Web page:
This false -color image shows the Y feature on Venus, as observed with ultraviolet images taken during the missions Mariner 10 (1974, top left), Pioneer Venus (1979, top right), and Galileo (1990, bottom left), and its southern polar view as seen by Venus Express (2007, bottom right). Credit: NASA and ESA
Source: Geophysical Research Letters

Venus’s windy atmosphere has perplexed scientists for decades. Unlike Mars’s and Earth’s atmospheres, which rotate at roughly the same speed as their surfaces, Venus’s atmosphere rotates a whopping 60 times faster than the planet itself, a phenomenon known as superrotation whose origins have yet to be satisfactorily resolved. Venus’s atmosphere completes a rotation around the planet in just four Earth days, whereas the planet itself completes one rotation around its axis in 243 Earth days. Because of the combination of Venus’s rotational speed and the velocity at which it orbits the Sun, the time between two sunsets on Venus is actually 117 Earth days. Meanwhile, it takes 224 Earth days for Venus to complete one orbit around the Sun.

The left columns show the 30-Earth-day time evolution of the Y feature as documented with Pioneer Venus Orbiter Cloud Photopolarimeter (OCCP) images. The right columns show modeling results for the gradual distortion that the new Kelvin-like wave would undergo during the same time period due to Venus’s winds. This model also explains the so-called dark spiral streaks (first documented by the Mariner 10 mission) as the phase of the wave at high latitudes becomes stretched after encircling the planet several times. Credit: NASA and ESA, Peralta et al.

One iconic side effect of Venus’s speedy atmospheric revolution is an anomalous, planetary-scale cloud structure—known as the Y feature for its resemblance to the letter Y—that spreads perpendicularly across the planet. Since its discovery in the 1960s, scientists have hypothesized that atmospheric waves are responsible for forming this structure. Yet they’ve struggled to accurately model its shape, wind patterns, and life cycle or identify the mysterious ultraviolet-absorbing substance that gives it its dark appearance.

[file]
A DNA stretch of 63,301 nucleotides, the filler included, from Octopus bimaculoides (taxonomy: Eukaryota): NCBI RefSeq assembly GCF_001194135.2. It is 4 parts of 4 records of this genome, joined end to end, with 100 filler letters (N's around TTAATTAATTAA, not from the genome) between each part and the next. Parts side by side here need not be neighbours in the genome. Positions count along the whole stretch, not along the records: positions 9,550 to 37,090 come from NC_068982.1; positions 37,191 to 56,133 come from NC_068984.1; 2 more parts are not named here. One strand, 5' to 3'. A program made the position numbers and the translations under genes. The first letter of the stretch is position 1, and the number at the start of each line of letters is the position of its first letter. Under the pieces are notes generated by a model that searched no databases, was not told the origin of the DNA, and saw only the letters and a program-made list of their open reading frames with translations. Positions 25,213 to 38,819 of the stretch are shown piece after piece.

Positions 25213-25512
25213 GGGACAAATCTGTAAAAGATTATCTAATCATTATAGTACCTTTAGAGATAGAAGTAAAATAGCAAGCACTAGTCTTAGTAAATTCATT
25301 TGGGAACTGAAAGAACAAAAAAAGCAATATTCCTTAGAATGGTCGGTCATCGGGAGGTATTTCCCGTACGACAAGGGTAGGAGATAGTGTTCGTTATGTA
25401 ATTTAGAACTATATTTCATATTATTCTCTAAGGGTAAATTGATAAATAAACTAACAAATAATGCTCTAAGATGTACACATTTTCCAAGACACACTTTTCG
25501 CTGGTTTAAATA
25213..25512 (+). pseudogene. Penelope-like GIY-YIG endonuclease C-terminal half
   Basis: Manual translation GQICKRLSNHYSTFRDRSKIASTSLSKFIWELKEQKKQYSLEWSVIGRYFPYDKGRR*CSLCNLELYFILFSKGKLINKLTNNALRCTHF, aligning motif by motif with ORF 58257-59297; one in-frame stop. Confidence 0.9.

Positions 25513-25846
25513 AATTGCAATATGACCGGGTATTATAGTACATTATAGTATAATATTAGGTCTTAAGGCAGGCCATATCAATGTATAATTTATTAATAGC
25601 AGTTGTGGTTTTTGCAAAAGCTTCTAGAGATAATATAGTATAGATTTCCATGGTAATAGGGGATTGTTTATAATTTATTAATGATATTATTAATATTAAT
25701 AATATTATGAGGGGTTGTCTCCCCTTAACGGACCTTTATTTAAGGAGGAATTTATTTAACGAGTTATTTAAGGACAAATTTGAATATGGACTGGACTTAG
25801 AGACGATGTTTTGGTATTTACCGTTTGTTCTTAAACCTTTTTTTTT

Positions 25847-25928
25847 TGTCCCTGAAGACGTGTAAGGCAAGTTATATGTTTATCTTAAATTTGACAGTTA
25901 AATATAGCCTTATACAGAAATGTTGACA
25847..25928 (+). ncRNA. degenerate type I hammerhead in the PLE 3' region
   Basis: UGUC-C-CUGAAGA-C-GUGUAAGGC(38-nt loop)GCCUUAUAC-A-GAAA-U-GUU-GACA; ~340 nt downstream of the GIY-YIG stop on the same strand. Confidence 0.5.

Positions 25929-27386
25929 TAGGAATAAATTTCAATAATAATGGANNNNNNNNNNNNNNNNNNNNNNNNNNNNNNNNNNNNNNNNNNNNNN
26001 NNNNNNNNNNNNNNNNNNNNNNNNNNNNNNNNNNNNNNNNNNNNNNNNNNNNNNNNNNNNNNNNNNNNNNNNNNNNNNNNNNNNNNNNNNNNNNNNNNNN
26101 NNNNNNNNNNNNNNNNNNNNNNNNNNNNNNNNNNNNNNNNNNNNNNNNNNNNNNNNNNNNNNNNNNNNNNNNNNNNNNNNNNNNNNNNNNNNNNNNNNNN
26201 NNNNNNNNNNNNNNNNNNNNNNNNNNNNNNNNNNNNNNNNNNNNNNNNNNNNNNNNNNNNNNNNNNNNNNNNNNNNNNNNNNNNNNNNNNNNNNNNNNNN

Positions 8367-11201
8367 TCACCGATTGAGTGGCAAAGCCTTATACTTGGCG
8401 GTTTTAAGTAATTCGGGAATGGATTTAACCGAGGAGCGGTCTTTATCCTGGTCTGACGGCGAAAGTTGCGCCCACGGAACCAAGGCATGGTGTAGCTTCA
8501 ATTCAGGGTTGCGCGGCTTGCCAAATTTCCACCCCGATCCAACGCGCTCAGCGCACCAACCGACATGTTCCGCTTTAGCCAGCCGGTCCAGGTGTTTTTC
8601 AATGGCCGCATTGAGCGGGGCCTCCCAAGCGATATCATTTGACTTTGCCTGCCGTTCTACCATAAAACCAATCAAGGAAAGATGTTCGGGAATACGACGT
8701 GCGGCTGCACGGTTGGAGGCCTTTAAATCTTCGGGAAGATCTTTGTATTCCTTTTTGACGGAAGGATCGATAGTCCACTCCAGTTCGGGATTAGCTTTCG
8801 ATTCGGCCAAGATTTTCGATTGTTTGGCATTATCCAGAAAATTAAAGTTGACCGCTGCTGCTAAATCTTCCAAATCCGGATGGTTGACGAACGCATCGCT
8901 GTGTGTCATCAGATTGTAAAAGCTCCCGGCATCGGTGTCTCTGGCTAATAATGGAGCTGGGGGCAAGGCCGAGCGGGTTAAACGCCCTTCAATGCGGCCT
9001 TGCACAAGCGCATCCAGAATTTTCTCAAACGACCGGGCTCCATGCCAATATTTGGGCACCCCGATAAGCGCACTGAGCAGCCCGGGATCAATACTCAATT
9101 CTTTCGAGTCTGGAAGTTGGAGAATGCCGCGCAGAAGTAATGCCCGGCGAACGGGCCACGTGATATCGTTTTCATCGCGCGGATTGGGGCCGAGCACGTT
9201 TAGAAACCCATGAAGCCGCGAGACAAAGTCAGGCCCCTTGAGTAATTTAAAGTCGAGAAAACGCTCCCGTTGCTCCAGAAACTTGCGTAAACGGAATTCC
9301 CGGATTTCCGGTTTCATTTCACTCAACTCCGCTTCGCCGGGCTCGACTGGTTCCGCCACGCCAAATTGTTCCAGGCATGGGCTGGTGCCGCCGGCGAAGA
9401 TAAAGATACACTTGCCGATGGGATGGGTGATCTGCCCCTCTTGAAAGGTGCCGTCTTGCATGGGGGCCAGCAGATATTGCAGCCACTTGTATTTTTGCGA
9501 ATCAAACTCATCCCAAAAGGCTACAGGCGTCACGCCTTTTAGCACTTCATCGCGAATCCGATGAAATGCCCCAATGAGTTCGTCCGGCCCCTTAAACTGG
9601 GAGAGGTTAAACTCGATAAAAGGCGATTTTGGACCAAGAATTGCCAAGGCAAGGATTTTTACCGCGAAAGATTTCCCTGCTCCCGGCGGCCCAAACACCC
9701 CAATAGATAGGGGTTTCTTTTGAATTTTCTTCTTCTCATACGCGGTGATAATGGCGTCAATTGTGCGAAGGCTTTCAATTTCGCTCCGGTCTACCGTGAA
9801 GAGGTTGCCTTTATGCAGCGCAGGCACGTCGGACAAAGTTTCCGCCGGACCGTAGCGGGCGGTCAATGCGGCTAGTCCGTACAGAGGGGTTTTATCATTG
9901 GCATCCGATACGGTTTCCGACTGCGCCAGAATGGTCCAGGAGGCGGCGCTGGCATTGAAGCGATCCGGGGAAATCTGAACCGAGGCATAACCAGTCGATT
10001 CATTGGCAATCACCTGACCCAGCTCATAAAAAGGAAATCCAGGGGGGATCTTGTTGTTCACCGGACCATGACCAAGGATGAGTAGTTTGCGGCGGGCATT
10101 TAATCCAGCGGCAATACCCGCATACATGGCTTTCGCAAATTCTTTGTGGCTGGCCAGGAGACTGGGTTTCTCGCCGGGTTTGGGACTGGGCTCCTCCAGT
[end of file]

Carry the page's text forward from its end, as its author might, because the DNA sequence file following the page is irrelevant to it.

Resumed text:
Peralta et al. have presented an analytical model of a new type of atmospheric wave (a Kelvin-like wave) that can exist over planets with atmospheric superrotation like Venus and that seems to explain most of the Y feature’s peculiarities. They also showed that previous studies interpreting the Y feature as equatorial waves like those present on Earth were not suitable because Venus’s atmospheric regime is radically different. The current study suggests that this new type of wave may explain how the Y feature may push up and concentrate ultraviolet-absorbing material, giving the feature its dark appearance.

Additionally, the Y’s distinct shape may be due to the difference in wind speeds across the planet. Since winds at higher latitudes travel shorter distances to complete one circle around the globe than winds at the equator, the wave propagating within the winds gets distorted. Using the wind velocities measured during the Pioneer Venus mission, the authors have been able reproduce, also for the first time, the time evolution of the Y feature as displayed by observations.

The team hopes to eventually apply this model to other slowly rotating bodies like Titan, the largest moon of Saturn, as well as other planets outside the solar system suspected of having atmospheric superrotation. Future iterations of the model, the group says, should include Venus’s north–south meridional airflow patterns and an examination of other sources that may excite these waves. (Geophysical Research Letters, doi:10.1002/2014GL062280, 2015)

—Julia Calderone, Freelance Writer

Citation: Calderone, J. (2015), New atmospheric wave may shape Venus’s clouds, Eos, 96, doi:10.1029/2015EO037099. Published on 16 October 2015.

Text © 2015. The authors. CC BY-NC 3.0
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